Fikri Jermadi asks four writers about the Malaysian film writing scene.
“I’ve always followed,” starts Aidil Rusli, a columnist for the Malay Mail, “or tried my best to follow Robert Warshow’s famous words: ‘A man goes to the movies. The critic must be honest enough to admit that he is that man.’”
Writing about films for any given audience can be a tricky thing to do. It’s a balancing act few can pull off to satisfy all. Have a critical view, and chances are there aren’t many who will take to it. Be too kind, and you may well be accused of having a vested interest yourself.
For Fadli Al-Akiti of the Tonton Filem website, there are two different types of film writing in Malaysia. “There is the mainstream form, which can be found in newspapers or magazines,” he says, “or the digital form, a field in which I contribute.”
For many years, though, the only stream was the mainstream, a singular mode of expression through which writings on films could be found. Fadli lists Ku Seman, Raja Uda in Utusan Malaysia, Hizairi Othman in Massa and A. Wahab Hamzah as writers he would look up. “Even though his final reviews were a little too pandering for me, after A. Wabab Hamzah stopped reviewing films, it felt like the world of Malaysian film criticism in Malay had stopped.”
Going beyond Malaysia, Leonard Maltin’s book Rating the Movies was a particularly inspirational point of reference. “That book, as well as a number of other titles, was my guide at the Laser Disc shop in Bangsar Shopping Centre at the time,” Fadli recalls fondly.
Someone who got his start in the more traditional media was Allan Koay, who now runs The Storyboard. “I was formerly a journalist, and I covered a lot of entertainment and film stuff,” says Allan, “so I was always writing about films anyway.” Having left his day job, he is now able to focus on the website. “I already had it since 2007, but left it stagnant due to my day job.”
Combining both the old and the new is Kr8tif Express, an initiative that focuses on news about the creative industries of Malaysia. “As we are working together with the National Film Development Corporation, writing about film is definitely a priority for us,” says editor Amzar Anizam. “However, we strive to write more than just about the film itself. We wanted to explore more on the up and coming talents, crews, directors and producers. We want to look at their struggles, the production journey and eventually the success of the film.”
They appear to be doing it at the right time. “I think we are at an interesting time in Malaysian cinema,” says Allan, “especially after the success of The Journey in 2014, a largely Chinese-language film that became the biggest Malaysian film at the time.”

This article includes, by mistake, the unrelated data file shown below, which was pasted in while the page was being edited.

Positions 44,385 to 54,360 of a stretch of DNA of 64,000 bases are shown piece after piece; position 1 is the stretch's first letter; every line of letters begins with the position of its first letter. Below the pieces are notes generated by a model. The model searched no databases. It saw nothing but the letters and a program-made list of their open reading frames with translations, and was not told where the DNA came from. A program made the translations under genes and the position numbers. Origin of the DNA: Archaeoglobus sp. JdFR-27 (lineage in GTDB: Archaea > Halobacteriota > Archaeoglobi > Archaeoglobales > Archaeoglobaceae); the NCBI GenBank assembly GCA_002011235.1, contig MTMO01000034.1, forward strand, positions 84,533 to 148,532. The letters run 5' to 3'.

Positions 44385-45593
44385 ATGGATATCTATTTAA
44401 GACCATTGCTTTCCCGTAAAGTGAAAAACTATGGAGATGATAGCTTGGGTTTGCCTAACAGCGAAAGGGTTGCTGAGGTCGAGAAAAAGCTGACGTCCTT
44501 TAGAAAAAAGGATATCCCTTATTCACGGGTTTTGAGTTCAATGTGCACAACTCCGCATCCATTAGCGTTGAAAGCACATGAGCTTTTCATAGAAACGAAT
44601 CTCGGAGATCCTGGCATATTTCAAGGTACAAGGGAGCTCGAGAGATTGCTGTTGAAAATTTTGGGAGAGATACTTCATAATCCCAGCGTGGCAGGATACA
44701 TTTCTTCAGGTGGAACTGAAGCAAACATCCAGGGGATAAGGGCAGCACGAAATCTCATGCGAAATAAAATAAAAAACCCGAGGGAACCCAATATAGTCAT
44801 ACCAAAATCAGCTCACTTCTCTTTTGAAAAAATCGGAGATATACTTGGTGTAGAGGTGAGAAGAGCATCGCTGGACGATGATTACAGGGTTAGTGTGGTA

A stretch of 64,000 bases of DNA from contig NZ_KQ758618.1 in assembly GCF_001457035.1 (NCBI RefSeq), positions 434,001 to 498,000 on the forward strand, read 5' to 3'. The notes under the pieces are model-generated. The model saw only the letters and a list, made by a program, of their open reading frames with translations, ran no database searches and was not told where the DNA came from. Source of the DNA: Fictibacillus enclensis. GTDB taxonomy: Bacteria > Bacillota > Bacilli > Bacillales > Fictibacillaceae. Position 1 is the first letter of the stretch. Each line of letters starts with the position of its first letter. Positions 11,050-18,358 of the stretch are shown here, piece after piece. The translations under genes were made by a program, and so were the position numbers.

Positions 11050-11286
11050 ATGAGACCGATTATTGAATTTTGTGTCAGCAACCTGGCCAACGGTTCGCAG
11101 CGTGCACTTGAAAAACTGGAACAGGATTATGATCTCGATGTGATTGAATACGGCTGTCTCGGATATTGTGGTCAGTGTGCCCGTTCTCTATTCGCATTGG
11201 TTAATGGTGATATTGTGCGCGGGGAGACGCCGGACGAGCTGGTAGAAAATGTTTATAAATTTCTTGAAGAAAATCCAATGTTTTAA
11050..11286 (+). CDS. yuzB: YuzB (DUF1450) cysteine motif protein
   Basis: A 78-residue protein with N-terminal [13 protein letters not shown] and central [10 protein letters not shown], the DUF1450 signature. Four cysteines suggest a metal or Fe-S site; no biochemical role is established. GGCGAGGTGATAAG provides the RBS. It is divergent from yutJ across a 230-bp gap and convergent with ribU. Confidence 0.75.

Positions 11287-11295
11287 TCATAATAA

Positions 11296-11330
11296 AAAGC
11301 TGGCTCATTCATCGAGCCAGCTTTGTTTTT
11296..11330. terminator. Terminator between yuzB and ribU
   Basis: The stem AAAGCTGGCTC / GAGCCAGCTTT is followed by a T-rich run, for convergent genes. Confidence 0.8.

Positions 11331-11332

If variety is the spice of life, Aidil is equally keen to note how spicy things will get. “Like everything else local and arts-oriented, there’s a chronic lack of documentation, archiving and opinion-making on Malaysian films, so I just thought it’d be fun to at least do my share, even if the things I write about them are not always positive.”
That lack does not necessarily equate to an absence of interest, just not of the creative and constructive kind. It is a trend Aidil notices. “Unfortunately it is true that Malaysians just love gossip, which explains why shows like Melodi and Meletop are watched by millions.”
Amzar agrees, albeit with reservations on that assessment. “I can see that non-gossip film websites and blogs are getting more attention today than the same old gossip portals.” For Allan, he acknowledges that such interests may not necessarily be all that sincere to begin with. “Those who are into the personal and private lives of stars are not really interested in films.”
That’s not to say that their word of mouth is any less effective. Fadli cites Syamsul Yusof’s latest film Munafik, which collected the majority of its RM13 million (at the time of writing) after its initial days of screening. The reverse was true for another film, Penanggal. “A lot of people watched Penanggal in the first week,” he recalls. “However, the second week numbers dropped like a stone, because the friends or family members who did see it did not like it. There were those who didn’t understand it, and those who did found it boring.”
When such opinions bleed online, it can be difficult to separate the wheat from the chaff. Platforms such as Internet Movie Database, Amazon and Facebook are common ground for many to stand up with their opinions. Whether they can be regarded as critiques, however, is probably another story. “Tweeting ‘Boboboi 8/10’ is regarded as a critique for some members of the audience,” Fadli laments. “Even worse, in Western media, their promoters would use such sources as abridged quotes without context on film posters and promotional materials everywhere!”
Aidil agrees. “Most of the time, it’s just people summarising the films without actually giving their opinion about them,” he says. “It is a shame, as quite a lot of these blogs have really high traffic.”
How much of that traffic impact these writers? For Allan, given the wide reach of the Internet, he considers the extra information his potential target audience may require. “I still write with Malaysian readers in mind, but whenever I can, I do try to give context so that overseas readers can also understand. I’ve had friends abroad saying they get a better picture of Malaysian cinema through my writing.”
Amzar himself believes in painting a more optimistic picture. “I believe with the advancement of technology, such as social media, people are more expressive, opinionated and critical of their writing and reporting,” he says. “This can be a good thing for the industry, as there is an avenue for the filmmakers to listen to the audience.”
The full article can be read in the fifth issue of CQ Magazine, which you can read here or download as a PDF file.
Featured image credit: Dwayne Bent / Flickr